Ravens vs Patriots: AFC Championship Will Be Ray Lewis' Final Stand

Mike Hoag@MikeHoagJrCorrespondent IIJanuary 16, 2013

FOXBORO, MA - JANUARY 22:  Tom Brady #12 of the New England Patriots throws the ball as Ray Lewis #52 of the Baltimore Ravens charges him during their AFC Championship Game at Gillette Stadium on January 22, 2012 in Foxboro, Massachusetts.  (Photo by Al Bello/Getty Images)
Al Bello/Getty Images

The Baltimore Ravens have defied the odds, winning two playoff games amidst the impending retirement of its franchise cornerstone. Ray Lewis has been there from beginning, leading the Ravens defense to unparalleled success for the better part of the last two decades.

Even if the Ravens somehow pull out their second upset in a row, which they won’t, Lewis’ days are numbered.

That has them riding an emotional roller coaster, especially after their double-overtime win over Peyton Manning and the Denver Broncos last week.

Beating Manning, in stunning come-from-behind fashion, has likely done a lot to help their spirits after losing four of their last five regular-season games.

But the beast they face this week is not like the Broncos. It’s also not like the team they beat in the waning moments of their Week 3 matchup in Baltimore.

The New England Patriots started off slow due to some injuries and some adjusting to their new no-huddle offense.

But once things got clicking, boy, did they get moving offensively.

Brady led the team to the league’s fourth-best passing yards per game (291.4) during the regular season. He did it despite being without tight ends Rob Gronkowski and Aaron Hernandez for much of the season.

Part of the Pats success has been their ability to keep defenses who like to switch personnel frequently, like the Ravens, from subbing in and out. Their no-huddle offense adds a faster pace to the game and prevents substitutions at times.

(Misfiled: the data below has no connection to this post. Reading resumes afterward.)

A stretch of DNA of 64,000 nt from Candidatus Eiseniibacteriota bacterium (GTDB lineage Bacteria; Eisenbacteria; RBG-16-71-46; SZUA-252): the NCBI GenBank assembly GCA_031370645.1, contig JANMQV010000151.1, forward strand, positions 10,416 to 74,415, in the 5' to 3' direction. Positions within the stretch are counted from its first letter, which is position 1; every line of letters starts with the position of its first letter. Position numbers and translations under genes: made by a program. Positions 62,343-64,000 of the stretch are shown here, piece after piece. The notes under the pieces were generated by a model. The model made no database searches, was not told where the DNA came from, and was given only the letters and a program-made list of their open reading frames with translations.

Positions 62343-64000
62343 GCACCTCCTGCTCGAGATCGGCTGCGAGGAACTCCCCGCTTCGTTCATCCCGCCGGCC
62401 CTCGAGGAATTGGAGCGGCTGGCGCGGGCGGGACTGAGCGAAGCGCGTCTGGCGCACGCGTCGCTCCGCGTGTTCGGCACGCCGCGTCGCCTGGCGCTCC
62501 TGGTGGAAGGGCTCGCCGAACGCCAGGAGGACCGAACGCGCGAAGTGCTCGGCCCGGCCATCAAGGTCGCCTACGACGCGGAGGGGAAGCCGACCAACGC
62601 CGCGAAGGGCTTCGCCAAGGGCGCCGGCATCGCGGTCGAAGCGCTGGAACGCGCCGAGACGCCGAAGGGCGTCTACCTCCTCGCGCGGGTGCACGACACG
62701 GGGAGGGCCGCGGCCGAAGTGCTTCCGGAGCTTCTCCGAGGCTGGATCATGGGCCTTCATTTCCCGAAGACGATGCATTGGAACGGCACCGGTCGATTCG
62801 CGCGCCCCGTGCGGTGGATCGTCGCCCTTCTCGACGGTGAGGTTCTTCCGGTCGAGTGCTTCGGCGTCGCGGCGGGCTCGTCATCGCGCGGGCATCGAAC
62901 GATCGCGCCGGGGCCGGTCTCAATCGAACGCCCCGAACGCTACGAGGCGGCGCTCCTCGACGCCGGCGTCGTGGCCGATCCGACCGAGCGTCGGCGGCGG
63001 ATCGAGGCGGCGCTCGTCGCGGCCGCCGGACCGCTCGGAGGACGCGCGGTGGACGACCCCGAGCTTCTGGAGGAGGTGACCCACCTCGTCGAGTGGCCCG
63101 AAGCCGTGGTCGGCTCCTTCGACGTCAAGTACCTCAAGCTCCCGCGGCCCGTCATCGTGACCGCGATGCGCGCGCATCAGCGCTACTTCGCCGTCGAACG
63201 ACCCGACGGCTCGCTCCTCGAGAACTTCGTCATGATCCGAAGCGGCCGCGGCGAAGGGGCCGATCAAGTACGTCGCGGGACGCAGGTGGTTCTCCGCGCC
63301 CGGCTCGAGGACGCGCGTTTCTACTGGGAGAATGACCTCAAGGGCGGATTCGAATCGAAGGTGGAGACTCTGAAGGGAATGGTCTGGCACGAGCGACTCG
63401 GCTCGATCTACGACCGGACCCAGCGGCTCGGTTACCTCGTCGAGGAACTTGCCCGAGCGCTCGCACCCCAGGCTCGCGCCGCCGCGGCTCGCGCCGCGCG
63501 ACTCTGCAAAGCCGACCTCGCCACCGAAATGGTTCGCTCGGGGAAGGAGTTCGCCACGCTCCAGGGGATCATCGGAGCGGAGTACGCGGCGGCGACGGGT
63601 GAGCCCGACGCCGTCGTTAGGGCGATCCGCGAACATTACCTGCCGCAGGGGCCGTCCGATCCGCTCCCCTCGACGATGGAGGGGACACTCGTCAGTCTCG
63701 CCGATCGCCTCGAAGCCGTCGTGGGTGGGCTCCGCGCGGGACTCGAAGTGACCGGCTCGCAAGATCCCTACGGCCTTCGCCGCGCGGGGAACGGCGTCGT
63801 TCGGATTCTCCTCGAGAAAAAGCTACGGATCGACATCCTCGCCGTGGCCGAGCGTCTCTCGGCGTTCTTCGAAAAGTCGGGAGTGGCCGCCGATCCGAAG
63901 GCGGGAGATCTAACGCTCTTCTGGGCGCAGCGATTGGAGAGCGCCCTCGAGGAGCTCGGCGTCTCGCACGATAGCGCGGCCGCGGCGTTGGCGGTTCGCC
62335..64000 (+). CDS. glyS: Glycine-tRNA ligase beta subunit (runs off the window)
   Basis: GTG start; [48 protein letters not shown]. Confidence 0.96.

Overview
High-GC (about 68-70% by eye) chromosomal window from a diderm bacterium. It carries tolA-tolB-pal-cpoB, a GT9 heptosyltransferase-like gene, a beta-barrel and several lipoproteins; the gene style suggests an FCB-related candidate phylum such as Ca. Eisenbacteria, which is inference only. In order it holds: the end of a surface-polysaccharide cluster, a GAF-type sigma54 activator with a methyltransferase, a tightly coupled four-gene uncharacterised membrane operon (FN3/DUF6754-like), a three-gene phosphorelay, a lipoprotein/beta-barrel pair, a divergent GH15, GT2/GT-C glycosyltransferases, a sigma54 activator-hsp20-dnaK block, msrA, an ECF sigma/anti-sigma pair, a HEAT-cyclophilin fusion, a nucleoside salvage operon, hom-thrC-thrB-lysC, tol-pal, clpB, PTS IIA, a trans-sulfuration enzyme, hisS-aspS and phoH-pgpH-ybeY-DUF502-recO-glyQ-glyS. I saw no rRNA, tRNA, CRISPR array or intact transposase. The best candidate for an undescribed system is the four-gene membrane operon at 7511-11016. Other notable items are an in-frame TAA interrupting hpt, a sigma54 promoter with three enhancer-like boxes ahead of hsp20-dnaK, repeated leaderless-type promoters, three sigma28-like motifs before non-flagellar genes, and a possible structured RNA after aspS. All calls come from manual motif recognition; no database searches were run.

Brady will have a clear advantage with the Ravens’ veterans stuck on the field in passing and rushing downs, while his personnel are adept to execute in both circumstances.

No-huddle isn’t the only dilemma facing the Ravens, though.

New England’s defense has limited teams to right around 100 yards per game rushing. Although teams have been able to pass against the Patriots, they are excellent at creating turnovers and creating points from them.

That’s what Lewis and the Ravens are up against in what will be his last stand.

The Pats are a team led by one of the best quarterbacks of our era, who runs a no-huddle offense that scores almost at will.

Their defense battles at the line of scrimmage and keeps opposing running backs relatively in check, forcing teams to beat them with the deep ball. As a result, they forced the fifth-most interceptions (21) in the league and caused the second-most turnovers overall with 41 during the regular season.

Baltimore has been prone to making mistakes, especially on the road. It has, for the second year in a row, met its match when it travels to Gillette Stadium.

Lewis and the Ravens shocked a lot of people, but they have come to the last stop on the line.

It’s been a heck of a ride, too, and Lewis will be remembered and celebrated in Canton for his intensity, passion and success.

The Patriots will move on to compete in their sixth Super Bowl since 2001. Whether or not they win, they will also go down and be remembered for being one of the most dominant teams of their time.